PPS. In future articles we will take about diagnosis and diagnosticians, but remember that things are rarely as certain as they seem.


For all posts in this series click here

Risky Business Part 1 You are not a diagnostician.

Risky Business Part 2 What does a test result really mean?

Risky Business Part 3 Is it acceptable to miss some diagnoses?

Risky Business Part 4 How many patients do we miss (and does it matter)?

Risky Business Part 5 Does a correct diagnosis mean that the therapy will work?

Risky Business Part 6 How many steps to disaster?

Risky Business Part 7. Risk Proximity


Before you go please don’t forget to…




Cite this article as: Simon Carley, "Emergency Medicine, a risky business part 1. You are not a diagnostician.," in St.Emlyn's, September 5, 2012, https://www.stemlynsblog.org/emergency-medicine-a-risky-business-part-1/.

15 thoughts on “Emergency Medicine, a risky business part 1. You are not a diagnostician.”

  1. With respect to PE work up and the PERC rule, one of the problems with it (and believe me I think it’s great to use) is that it’s actually called “rule out criteria” when in fact the whole point is that it is “achieve a miss rate of <2% in order to avoid harm by over investigation and treatment" – maybe it should have a different acronym???

    I always think that my job is to resuscitate and make dispositions. The diagnosis is a bonus which often makes both of these easier, but the nature of our job is that we MUST accept uncertainty and balance the probabilities. Liking the new look!!

  2. Cheers, I think you are right. One of the future posts in this series will explore how and why we use language in the way that we do. Not to spoil the party, but a lot has to do with fact that we don’t enjoy uncertainty.



    – and if you are reading this pop over to Domnhall’s site at http://underneathem.com/ which is looking awesome.

  3. Looking forward to future articles.

    To be honest though although I take your point I disagree. I do believe ED physicians are expert diagnosticians however they are not diagnostic experts.

    They have the ability to judge the risks of a variety of diagnoses picking a few chief contenders (as you explained in the article and therefore expert diagnosticians) but rarely ever arrive at final definitive diagnosis (because they now how risky that is).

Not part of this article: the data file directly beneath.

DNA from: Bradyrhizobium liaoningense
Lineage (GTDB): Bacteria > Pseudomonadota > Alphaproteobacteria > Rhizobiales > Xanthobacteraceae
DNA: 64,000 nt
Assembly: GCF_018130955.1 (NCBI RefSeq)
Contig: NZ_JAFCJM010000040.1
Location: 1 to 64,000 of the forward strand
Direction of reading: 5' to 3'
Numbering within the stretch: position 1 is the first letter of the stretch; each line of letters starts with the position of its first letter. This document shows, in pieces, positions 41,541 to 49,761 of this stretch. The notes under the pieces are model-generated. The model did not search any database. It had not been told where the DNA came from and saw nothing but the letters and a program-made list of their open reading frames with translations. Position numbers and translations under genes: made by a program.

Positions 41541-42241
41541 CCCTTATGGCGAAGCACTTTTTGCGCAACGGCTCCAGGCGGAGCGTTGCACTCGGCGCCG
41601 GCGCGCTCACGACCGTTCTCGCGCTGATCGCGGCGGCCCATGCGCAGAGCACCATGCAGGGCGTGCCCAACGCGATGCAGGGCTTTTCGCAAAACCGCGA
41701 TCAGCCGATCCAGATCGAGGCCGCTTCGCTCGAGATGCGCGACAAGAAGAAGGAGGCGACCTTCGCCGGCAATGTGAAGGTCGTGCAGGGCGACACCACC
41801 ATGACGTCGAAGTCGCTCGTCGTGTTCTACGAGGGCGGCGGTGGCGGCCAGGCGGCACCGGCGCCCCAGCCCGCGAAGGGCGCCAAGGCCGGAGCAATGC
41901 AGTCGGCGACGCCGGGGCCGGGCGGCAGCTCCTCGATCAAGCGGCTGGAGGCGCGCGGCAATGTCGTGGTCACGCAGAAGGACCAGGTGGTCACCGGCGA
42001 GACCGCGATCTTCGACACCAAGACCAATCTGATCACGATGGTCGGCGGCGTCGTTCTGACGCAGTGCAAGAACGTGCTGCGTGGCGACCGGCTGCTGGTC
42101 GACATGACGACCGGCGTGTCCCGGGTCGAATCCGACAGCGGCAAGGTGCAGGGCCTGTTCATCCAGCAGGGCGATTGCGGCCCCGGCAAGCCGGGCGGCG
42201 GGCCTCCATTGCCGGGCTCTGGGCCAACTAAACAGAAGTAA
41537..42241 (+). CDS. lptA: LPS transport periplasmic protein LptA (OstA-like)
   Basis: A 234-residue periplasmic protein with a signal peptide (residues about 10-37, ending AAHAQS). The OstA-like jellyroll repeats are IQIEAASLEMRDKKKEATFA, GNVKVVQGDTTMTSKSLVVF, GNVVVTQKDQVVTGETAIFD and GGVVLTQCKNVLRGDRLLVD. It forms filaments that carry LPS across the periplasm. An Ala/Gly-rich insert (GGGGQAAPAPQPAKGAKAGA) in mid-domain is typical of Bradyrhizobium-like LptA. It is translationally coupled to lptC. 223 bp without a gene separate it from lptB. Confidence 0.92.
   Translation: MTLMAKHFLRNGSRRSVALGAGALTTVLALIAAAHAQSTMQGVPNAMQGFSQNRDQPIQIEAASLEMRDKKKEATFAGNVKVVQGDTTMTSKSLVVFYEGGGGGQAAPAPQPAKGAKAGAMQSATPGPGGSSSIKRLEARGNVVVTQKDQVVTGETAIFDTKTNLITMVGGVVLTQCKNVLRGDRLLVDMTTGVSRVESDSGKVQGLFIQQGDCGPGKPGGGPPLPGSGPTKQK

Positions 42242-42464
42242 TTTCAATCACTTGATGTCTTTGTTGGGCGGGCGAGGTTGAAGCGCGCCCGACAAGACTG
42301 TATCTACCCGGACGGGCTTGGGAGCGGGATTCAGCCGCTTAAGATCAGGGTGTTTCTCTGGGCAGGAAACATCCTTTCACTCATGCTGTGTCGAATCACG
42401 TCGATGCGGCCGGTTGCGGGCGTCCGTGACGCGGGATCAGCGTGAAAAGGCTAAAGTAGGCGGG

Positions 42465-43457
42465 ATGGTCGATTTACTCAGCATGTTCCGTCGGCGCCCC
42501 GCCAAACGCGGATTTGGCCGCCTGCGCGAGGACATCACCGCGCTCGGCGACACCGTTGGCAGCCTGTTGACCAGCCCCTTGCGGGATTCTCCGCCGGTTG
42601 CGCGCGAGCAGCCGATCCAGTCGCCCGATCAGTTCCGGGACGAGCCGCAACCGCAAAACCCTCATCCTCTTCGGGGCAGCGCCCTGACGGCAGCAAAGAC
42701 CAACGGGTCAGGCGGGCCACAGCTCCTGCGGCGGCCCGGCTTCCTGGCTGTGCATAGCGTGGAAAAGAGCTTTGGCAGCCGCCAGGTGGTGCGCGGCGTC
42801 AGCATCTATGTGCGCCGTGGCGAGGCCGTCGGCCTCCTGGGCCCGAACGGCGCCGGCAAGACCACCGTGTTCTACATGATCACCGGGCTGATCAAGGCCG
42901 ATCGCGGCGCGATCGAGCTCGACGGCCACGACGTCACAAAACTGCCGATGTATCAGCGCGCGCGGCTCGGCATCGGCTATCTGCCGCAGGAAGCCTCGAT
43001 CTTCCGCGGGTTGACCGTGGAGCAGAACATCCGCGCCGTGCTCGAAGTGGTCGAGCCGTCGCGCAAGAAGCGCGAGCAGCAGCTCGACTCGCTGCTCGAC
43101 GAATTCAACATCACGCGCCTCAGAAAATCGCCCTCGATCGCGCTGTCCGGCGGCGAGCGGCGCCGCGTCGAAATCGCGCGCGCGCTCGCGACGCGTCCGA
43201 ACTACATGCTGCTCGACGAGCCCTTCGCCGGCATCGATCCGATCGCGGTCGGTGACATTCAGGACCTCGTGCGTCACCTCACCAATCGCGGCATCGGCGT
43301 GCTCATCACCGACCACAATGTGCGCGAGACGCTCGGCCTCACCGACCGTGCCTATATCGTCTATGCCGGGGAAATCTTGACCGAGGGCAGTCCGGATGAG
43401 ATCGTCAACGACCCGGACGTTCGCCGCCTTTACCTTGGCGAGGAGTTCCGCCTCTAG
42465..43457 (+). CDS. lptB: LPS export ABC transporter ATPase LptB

As I say looking forward to more articles…

    and further semantics

  4. I think the point needs to be made that all diagnosis is probabilistic.

    Anyone who thinks otherwise is kidding themselves (unless they’ve chopped out the tumour and looked at it under the microscope… although even pathologists are subject to subjectivity).

    ‘Rule out’ simply means reducing the the probability of a disease to a a low enough level that we can live with. The term is not great given that we humans have a natural proclivity to wanting to turn uncomfortable certainty (’50 shades of grey’) into absurd certainty (L. Ron Hubbard’s dianetics perhaps…).

    Great summary of the basics of diagnosis and test thresholds over on ALIEM:

    Great post!


  5. Hi Simon
    Pretest prob -> likelihood ratio -> post test prob
    Sounds simple enough but requires a lot of thinking! David Newmans laws of diagnostic tests are gold, but…. There is always a but.

    We are not great at estimating pretest probability – this may be improved with experience. Most junior docs use estimates either way too high or low to allow realistic output from the above Baynesian analysis .
    Then there is the problem of thresholds – some doctors might be happy with a 2 % for PE – however some patients will want a 99.9%. Balancing reality of medical science with expectations is a skill – we should teach this in med school?

    1. Fantastic stuff Casey, I’m going to talk about some of the stuff you talk about in future posts so will keep my powder dry for now.

      In answer to the second question then the answer is absolutely yes. McMaster in Canada have been doing it for years. Personally I try and teach it at foundation (1st year qualified) doc level. In EM I think this is absolutely core knowledge. We claim to be diagnosticians so we really should understand diagnostics.


    2. The 2% threshold for PE is based on Kline’s calculations that if you pursue the diagnosis when the pretest probability is lower than that threshold, you will do the patient more harm than good (treatment of false positives, CIN, bleeding, the fact that some patients will not respond to treatment anyway etc etc). So if a patient wants greater than 98% certainty, the onus is on the doctor to explain to them that they shouldn’t.